CrossFitters are always looking to improve performance by working on weaknesses. (At least that’s what they should be doing.) Rowing is most likely one of them.
Why is rowing a part of CrossFit anyway? The best answer is taken from The CrossFit Journal Articles: “Rowing engages all the major muscles of the body and works multiple joints through a large range of motion in a natural, powerful sequence in a no-impact manner”. That’s what CrossFit is all about – using functional movements to work multiple joints.
And like almost every exercise that’s used in CrossFit, rowing is a science. Here are a few tips to help you improve on it.
- Body Position
Your body position is very important when rowing. It can make a difference on your performance. Proper positioning can keep you safe and injury free.
Hands, Arms, & Shoulders
When holding the handle on the rowing machine, don’t give it a death grip. You risk cramping your fingers and raising your blood pressure. Instead, wrap your fingers around the handle lightly. Your thumb should be wrapped under.
Make sure to keep the wrists straight. If you keep them bent, or keep bending them, while rowing you risk weakening your wrists. That defeats the purpose of CrossFitting. If you need a reminder, putting on your wrist wraps might help.
Keep your arms close to you. Don’t let the elbows flail out. When you keep the wrists straight, it helps the arms stay where they should.
Neck and shoulders should be relaxed. If you shrug your shoulders, you risk straining your neck. Keeping them relaxed will help improve your rowing.
Back & Abs
Your back should always stay strong. That means it should be straight. Once you start rounding the back, you start using it more than your legs. That’s not proper rowing technique.
Abs should be fully engaged during the drive and catch and firm during recovery.
At the start of rowing, you should be leaning slightly forward and when you finish, you should be leaning back slightly.
Feet, Knees, & Legs
When pulling the handle, push off with the heels just like when you’re deadlifting – you don’t lift the barbell while balancing on the balls of your feet, do you?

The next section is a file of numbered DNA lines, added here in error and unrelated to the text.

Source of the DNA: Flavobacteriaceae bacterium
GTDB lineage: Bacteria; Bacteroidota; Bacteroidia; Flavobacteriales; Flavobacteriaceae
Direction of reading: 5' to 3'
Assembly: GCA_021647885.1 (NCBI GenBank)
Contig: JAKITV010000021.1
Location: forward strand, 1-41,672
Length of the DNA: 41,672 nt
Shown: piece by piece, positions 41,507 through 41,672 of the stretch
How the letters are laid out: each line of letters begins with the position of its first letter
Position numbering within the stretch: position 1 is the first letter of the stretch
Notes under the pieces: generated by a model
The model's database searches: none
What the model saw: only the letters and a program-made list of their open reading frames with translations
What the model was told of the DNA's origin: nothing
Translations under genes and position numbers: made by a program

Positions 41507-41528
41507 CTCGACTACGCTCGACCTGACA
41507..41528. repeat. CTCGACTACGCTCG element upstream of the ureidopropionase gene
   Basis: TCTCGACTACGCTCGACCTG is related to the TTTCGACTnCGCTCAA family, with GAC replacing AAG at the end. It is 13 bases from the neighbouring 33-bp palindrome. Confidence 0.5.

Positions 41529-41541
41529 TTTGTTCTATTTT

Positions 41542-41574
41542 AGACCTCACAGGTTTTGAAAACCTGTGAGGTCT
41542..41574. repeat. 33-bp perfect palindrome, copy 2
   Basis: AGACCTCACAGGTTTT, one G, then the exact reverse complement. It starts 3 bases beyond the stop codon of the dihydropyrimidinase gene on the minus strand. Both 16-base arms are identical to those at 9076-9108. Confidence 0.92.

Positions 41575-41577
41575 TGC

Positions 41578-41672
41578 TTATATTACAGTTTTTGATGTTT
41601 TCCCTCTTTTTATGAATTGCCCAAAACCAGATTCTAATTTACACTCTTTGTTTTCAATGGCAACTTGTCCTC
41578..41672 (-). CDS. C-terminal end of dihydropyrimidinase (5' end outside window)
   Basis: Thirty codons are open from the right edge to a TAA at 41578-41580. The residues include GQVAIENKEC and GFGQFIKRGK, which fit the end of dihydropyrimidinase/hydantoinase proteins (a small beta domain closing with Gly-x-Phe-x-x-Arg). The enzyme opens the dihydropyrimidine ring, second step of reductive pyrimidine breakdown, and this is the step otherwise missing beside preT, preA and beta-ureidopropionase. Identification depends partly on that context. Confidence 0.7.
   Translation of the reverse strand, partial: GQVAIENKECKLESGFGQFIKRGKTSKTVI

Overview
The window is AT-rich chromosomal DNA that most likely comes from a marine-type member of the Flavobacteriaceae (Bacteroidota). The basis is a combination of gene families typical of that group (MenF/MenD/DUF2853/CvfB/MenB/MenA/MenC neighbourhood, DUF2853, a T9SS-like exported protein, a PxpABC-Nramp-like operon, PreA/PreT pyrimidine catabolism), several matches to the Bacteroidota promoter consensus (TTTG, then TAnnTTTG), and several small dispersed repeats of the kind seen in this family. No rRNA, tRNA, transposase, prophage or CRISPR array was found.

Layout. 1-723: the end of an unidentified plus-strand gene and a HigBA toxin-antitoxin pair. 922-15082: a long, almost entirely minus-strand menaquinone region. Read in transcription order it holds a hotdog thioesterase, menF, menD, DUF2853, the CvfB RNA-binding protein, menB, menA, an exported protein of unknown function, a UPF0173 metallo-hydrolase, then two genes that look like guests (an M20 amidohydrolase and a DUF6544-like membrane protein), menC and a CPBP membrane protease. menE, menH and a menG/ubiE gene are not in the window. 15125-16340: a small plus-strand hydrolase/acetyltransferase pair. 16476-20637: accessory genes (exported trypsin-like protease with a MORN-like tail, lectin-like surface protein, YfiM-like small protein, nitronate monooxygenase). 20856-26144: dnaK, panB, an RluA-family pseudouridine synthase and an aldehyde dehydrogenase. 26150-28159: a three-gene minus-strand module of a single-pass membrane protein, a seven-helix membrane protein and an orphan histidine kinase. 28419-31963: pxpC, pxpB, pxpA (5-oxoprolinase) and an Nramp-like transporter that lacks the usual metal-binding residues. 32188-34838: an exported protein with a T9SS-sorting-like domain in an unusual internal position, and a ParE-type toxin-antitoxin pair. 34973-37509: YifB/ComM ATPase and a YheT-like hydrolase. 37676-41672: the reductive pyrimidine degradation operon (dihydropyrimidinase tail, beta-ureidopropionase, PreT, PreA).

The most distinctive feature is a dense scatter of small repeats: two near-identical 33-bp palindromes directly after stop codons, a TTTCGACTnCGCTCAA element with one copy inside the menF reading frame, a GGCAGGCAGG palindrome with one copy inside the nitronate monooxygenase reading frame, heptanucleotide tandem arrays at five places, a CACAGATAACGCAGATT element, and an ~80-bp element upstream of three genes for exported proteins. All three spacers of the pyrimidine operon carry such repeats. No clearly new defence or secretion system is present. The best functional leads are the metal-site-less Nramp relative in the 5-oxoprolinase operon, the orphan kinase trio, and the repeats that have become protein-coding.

Knees should always be pointing up not out to the sides. Not keeping knees up is bad form and can compromise your rowing technique.
The legs are what do most of the work in rowing. Use them.
- The rowing movement
The motions of rowing is similar to the deadlift only you’re horizontal not vertical. The handle of the rowing machine should be traveling in a straight line. Here’s a breakdown:
Catch: Start in this position by leaning forward slightly with handle gripped loosely. Your shins should be vertical when you’re here. Remember to keep the shoulders relaxed.
Drive: Engage the legs by pushing with the heel. Keep your torso leaning forward slightly until you’re about to clear your knees. Once you’ve cleared your knees, start leaning back. Be sure not to layback too much. And then once your legs are fully extended, bring the elbows back. The handle comes toward your upper abdomen but it does not touch. To accomplish a good drive, the handle and seat need to move together.
Recovery: This is when you’re going back to the catch position. Straighten the arms then lean forward. As you’re clearing your knees, bend them. This part should be done deliberately slower than the drive. Ideally, you want the recovery to take twice as long as the drive.
You may not read about this much but how you breathe during rowing is important. You want to coordinate your breathing with your movement. This helps you get a good rowing cadence going. It also helps make the rowing smoother.
Ideally, you want to be between 22-26 strokes per minute. A good thing to note here is that strokes per minute has nothing to do with your height and everything to do with your technique.
Also, keep in mind that the damper setting on the side of the rowing machine is not for resistance as some might think. This setting is like the gears on a bicycle. You don’t use the gears on a bicycle for resistance. You use it to navigate hills and flat land easier.
If you set the damper at a high setting (8-10), it makes for longer muscular contraction and a slower stroke rating. If you set the damper at a low setting (1-3), it makes for fast and quick muscular contraction and a faster stroke rating. The ideal setting is 3-5 but you’ll still want to try the settings out and see which one allows you to get into the 22-26 strokes per minute range and keep it going for 20 minutes.
Rowing in itself is a great workout. Once you get your technique down, you’ll begin to appreciate a good cardio workout.
Josh Blackburn is NASM-CPT and Underground Strength Coach, who loves CrossFit, Strongman training, and helping people reach their athletic potential.